3 Instructor s Manual Chapter 8 Page 113 Coupon Stripping 4. You would like to create a 2-year synthetic zero-coupon bond. Assume you are aware of the following information: 1-year zero- coupon bonds are trading for $0.93 per dollar of face value and 2-year 7% coupon bonds (annual payments) are selling at $ (Face value = $1,000). a. What are the two cash flows from the 2-year coupon bond? b. Assume you can purchase the 2-year coupon bond and unbundle the two cash flows and sell them. i. How much will you receive from the sale of the first payment? ii. How much do you need to receive from the sale of the 2-year Treasury strip to break even? a. $70 at the end of the first year and $1070 at the end of year 2. b. i. I would receive.93 x $70 = $65.10 from the sale of the first payment. ii. To break even, I would need to receive $ $65.10 = $ from the sale of the 2-year strip. The Law of One price and Bond Pricing 5. Assume that all of the bonds listed in the following table are the same except for their pattern of promised cash flows over time. Prices are quoted per $1 of face value. Use the information in the table and the Law of One Price to infer the values of the missing entries. Assume that coupon payments are annual. Coupon rate Maturity Price Yield to maturity 6% 2 years 5.5% 0 2 years 7% 2 years 0 1 year $0.95 Bond 1: n i PV PMT FV Result 2 5.5%? PV= Bond 4: n i PV PMT FV Result 1? i% =5.26% From Bond 1 and Bond 4, we can get the missing entries for the 2-year zero-coupon bond. We know from bond 1 that: = 0.06/ /(1.055) 2. This is also equal to 0.06/(1+z 1 ) /(1+z 2 ) 2 where z 1 and z 2 are the yields to maturity on one-year zero-coupon and two-year zero-coupon bonds respectively. From bond 4, we have z 1, we can find z / = 1.06/(1+z 2 ) 2, hence z 2 = 5.51%. To get the price P per $1 face value of the 2-year zero-coupon bond, using the same reasoning: x0.95 = 1.06xP, hence P = To find the entries for bond 3: first find the price, then the yield to maturity. To find the price, we can use z 1 and z 2 found earlier: PV of coupon payment in year 1: 0.07 x 0.95 = PV of coupon + principal payments in year 2: 1.07 x = Total present value of bond 3 = ? i = 5.50%

4 Instructor s Manual Chapter 8 Page 114 Hence the table becomes: Coupon rate Maturity Price Yield to maturity 6% 2 years $ % 0 2 years $ % 7% 2 years $ % 0 1 year $ % Bond Features and Bond Valuation 6. What effect would adding the following features have on the market price of a similar bond which does not have this feature? a. 10-year bond is callable by the company after 5 years (compare to a 10-year non-callable bond); b. bond is convertible into 10 shares of common stock at any time (compare to a non-convertible bond); c. 10-year bond can be put back to the company after 3 years at par (puttable bond) (compare to a 10- year non-puttable bond) d. 25-year bond has tax-exempt coupon payments a. The callable bond would have a lower price than the non-callable bond to compensate the bondholders for granting the issuer the right to call the bonds. b. The convertible bond would have a higher price because it gives the bondholders the right to convert their bonds into shares of stock. c. The puttable bond would have a higher price because it gives the bondholders the right to sell their bonds back to the issuer at par. d. The bond with the tax-exempt coupon has a higher price because the bondholder is exempted from paying taxes on the coupons. (Coupons are usually considered and taxed as personal income). Inferring the Value of a Bond Guarantee 7. Suppose that the yield curve on dollar bonds that are free of the risk of default is flat at 6% per year. A 2-year 10% coupon bond (with annual coupons and $1,000 face value) issued by Dafolto Corporation is rates B, and it is currently trading at a market price of $918. Aside from its risk of default, the Dafolto bond has no other financially significant features. How much should an investor be willing to pay for a guarantee against Dafolto s defaulting on this bond? If the bond was free of the risk of default, its yield would be 6%. 2 6% 100? 1000 PV= The difference between the price of the bond if it were free of default and its actual price (with risk of default) is the value of a guarantee against default: = $155.3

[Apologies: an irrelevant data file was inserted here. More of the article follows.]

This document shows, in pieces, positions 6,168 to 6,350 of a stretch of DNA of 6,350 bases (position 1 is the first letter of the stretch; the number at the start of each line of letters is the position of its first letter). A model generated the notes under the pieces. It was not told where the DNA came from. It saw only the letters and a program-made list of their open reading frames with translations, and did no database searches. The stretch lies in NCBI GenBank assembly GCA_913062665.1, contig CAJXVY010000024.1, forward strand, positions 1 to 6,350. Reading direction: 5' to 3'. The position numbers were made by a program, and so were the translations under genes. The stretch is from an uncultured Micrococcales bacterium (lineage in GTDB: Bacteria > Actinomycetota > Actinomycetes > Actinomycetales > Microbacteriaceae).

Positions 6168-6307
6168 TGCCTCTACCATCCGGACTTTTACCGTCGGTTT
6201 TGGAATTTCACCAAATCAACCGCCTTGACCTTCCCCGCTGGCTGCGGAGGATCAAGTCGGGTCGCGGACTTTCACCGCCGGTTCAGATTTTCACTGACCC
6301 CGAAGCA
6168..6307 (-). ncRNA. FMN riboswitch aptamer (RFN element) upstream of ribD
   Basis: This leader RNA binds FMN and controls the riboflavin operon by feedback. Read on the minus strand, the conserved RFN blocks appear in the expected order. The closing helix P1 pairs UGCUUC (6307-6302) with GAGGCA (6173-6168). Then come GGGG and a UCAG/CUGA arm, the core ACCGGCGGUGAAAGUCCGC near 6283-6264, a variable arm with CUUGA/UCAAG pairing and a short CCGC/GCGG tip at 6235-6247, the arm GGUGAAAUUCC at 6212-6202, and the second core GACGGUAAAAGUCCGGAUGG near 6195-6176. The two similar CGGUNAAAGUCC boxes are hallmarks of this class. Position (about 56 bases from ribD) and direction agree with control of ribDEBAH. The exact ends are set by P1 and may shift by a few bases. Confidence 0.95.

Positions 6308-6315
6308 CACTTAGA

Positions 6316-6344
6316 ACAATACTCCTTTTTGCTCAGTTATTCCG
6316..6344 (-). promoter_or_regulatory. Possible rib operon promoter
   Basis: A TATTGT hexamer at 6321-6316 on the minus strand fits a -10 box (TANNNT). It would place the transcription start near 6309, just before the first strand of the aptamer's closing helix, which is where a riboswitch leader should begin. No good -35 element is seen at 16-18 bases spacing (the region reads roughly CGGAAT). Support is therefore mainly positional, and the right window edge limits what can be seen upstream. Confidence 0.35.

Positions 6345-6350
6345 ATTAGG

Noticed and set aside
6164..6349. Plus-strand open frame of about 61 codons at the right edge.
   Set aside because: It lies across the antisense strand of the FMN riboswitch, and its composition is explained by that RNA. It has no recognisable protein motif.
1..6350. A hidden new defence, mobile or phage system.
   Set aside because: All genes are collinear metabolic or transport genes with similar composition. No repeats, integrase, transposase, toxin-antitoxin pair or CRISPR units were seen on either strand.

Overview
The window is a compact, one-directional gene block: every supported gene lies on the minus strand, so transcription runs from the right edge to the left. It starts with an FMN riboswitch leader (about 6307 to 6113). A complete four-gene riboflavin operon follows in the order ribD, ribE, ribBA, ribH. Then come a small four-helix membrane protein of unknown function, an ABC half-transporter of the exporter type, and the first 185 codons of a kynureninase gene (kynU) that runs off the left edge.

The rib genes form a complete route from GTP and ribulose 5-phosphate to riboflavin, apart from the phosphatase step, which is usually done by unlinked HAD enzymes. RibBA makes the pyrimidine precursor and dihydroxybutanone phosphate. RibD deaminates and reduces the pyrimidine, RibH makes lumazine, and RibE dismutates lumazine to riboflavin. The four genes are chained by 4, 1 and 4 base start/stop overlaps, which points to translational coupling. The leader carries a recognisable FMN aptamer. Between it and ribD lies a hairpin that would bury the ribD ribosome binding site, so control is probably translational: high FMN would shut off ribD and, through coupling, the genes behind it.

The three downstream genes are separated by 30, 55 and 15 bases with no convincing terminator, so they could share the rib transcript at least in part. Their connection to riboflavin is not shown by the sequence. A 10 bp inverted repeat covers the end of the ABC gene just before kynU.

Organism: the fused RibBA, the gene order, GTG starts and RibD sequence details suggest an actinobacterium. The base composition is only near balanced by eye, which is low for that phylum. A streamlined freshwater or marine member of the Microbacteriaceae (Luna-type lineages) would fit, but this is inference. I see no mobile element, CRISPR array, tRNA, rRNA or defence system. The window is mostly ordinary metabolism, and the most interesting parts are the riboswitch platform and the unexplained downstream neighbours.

5 Instructor s Manual Chapter 8 Page 115 The implied Value of a Call Provision and Convertibility 8. Suppose that the yield curve on bonds that are free of the risk of default is flat at 5% per year. A 20- year default-free coupon bond (with annual coupons and $1,000 face value) that becomes callable after 10 years is trading at par and has a coupon rate of 5.5%. a. What is the implied value of the call provision? b. A Safeco Corporation bond which is otherwise identical to the callable 5.5% coupon bond described above, is also convertible into 10 shares of Safeco stock at any time up to the bond s maturity. If its yield to maturity is currently 3.5% per year, what is the implied value of the conversion feature? a. We have to find the price of the bond if it were only free of the risk of default. 20 5% 55? 1000 PV= The bond is traded at par value, hence the difference between the value calculated above and the actual traded value is the implied value of the call provision: = $62.3 Note that the call provision decreases the value of the bond. b. We have to find the price of the Safeco Corporation: % 55? 1000 PV= This bond has the same features as the 5.5% default free callable bond described above, plus an additional feature: it is convertible into stocks. Hence the implied value of the conversion feature is the difference between the values of both bonds: = $ Note that the conversion feature increases the value of the bond. Changes in Interest Rates and Bond Prices 9. All else being equal, if interest rates rise along the entire yield curve, you should expect that: i. Bond prices will fall ii. Bond prices will rise iii. Prices on long-term bonds will fall more than prices on short-term bonds. iv. Prices on long-term bonds will rise more than prices on short-term bonds a. ii and iv are correct b. We can t be certain that prices will change c. Only i is correct d. Only ii is correct e. i and iii are correct The correct answer is e. Bond prices are inversely proportional to yields hence when yields increase, bond prices fall. Long-term bonds are more sensitive to yield changes than short-term bonds.